Marked Tree student chosen for congress of leaders
Ranique Daniel, a sophomore at Marked Tree High School, has been chosen to be a member of the Congress of Future Science and Technology Leaders, a nationwide academic honors program. Through the program, she will spend three days learning, networking, and gaining experiences in Boston, Mass.
The National Academy of Future Scientists and Technologists sponsors the program. All attendees are selected by their teachers or the academy based on academic excellence. Daniel will be attending on a scholarship offered to her by the academy.
"Marked Tree is filled with great students, but Ranique stands out because of her hard work and dedication to academics," said Jethro Antoine, the biology teacher who nominated Daniel.
Through the program, she will meet winners of the Nobel Prize, award winning young inventors and scientists, Ivy League academic leaders, leaders of science and tech, and others during the summer event. Antoine said he believes Daniel will be able to come back from her experience and share the knowledge and inspiration she gains with other students at Marked Tree.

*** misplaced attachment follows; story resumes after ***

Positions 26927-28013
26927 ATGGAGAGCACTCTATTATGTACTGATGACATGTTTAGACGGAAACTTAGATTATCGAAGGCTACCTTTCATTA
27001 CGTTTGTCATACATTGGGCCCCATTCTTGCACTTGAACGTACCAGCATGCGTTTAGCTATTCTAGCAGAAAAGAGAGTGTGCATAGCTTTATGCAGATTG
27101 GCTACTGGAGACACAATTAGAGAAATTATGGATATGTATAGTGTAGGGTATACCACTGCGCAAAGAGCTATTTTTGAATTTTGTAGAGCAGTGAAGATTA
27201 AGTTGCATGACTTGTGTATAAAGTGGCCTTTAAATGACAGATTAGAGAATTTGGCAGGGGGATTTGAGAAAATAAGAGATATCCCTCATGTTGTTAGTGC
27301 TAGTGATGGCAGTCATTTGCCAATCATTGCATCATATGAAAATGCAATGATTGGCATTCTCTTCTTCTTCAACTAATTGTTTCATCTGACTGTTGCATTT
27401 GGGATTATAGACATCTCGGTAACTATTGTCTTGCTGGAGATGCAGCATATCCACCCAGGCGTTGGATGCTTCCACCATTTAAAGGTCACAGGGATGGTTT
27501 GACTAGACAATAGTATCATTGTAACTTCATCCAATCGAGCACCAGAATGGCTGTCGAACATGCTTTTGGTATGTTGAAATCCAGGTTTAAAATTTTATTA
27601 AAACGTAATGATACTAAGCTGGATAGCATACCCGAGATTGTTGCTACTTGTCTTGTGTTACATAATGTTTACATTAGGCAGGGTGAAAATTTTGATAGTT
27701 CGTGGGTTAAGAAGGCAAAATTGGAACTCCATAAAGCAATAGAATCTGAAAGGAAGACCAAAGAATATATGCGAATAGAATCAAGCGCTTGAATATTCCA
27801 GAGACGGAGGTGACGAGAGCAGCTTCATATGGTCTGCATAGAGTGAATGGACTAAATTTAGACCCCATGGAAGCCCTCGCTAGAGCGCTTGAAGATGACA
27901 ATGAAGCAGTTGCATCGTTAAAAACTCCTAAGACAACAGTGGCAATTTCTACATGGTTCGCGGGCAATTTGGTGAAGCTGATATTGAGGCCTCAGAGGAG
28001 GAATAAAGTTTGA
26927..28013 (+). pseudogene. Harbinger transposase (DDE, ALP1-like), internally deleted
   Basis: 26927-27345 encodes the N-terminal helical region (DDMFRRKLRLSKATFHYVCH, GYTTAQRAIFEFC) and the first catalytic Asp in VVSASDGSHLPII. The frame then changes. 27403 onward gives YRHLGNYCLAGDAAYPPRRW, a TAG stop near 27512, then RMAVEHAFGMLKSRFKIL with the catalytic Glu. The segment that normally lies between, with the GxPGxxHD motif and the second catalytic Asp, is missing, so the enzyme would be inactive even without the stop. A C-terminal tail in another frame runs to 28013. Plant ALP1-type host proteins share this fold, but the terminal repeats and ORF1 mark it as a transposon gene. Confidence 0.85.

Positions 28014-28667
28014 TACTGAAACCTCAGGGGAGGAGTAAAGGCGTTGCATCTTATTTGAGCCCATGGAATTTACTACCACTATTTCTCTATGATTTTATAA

"I think this is a tribute to her work ethic, as well as her academic capability," said Matt Wright, MT High School principal. "She has been a model student at our district for years. We are extremely proud of her."
While Wright and Antoine are proud of Daniel, she attributes her success to her teachers at Marked Tree School District like Mr. Antoine and Mrs. McDuffie, her geometry teacher.
"Our teachers know what we can do, and they push us beyond that point," Daniel said. "They encourage us to think outside of the box and open our minds up to different places and opportunities. They teach us that anything is possible."
She added that her mother is also a motivating factor in working hard.
As only a sophomore in high school, Daniel said she has been preparing for her future for a long time. She plans to go to the University of Arkansas to earn a degree in the medical field.
"There's no time to waste. It's never too early to start preparing for college and a career," Daniel said.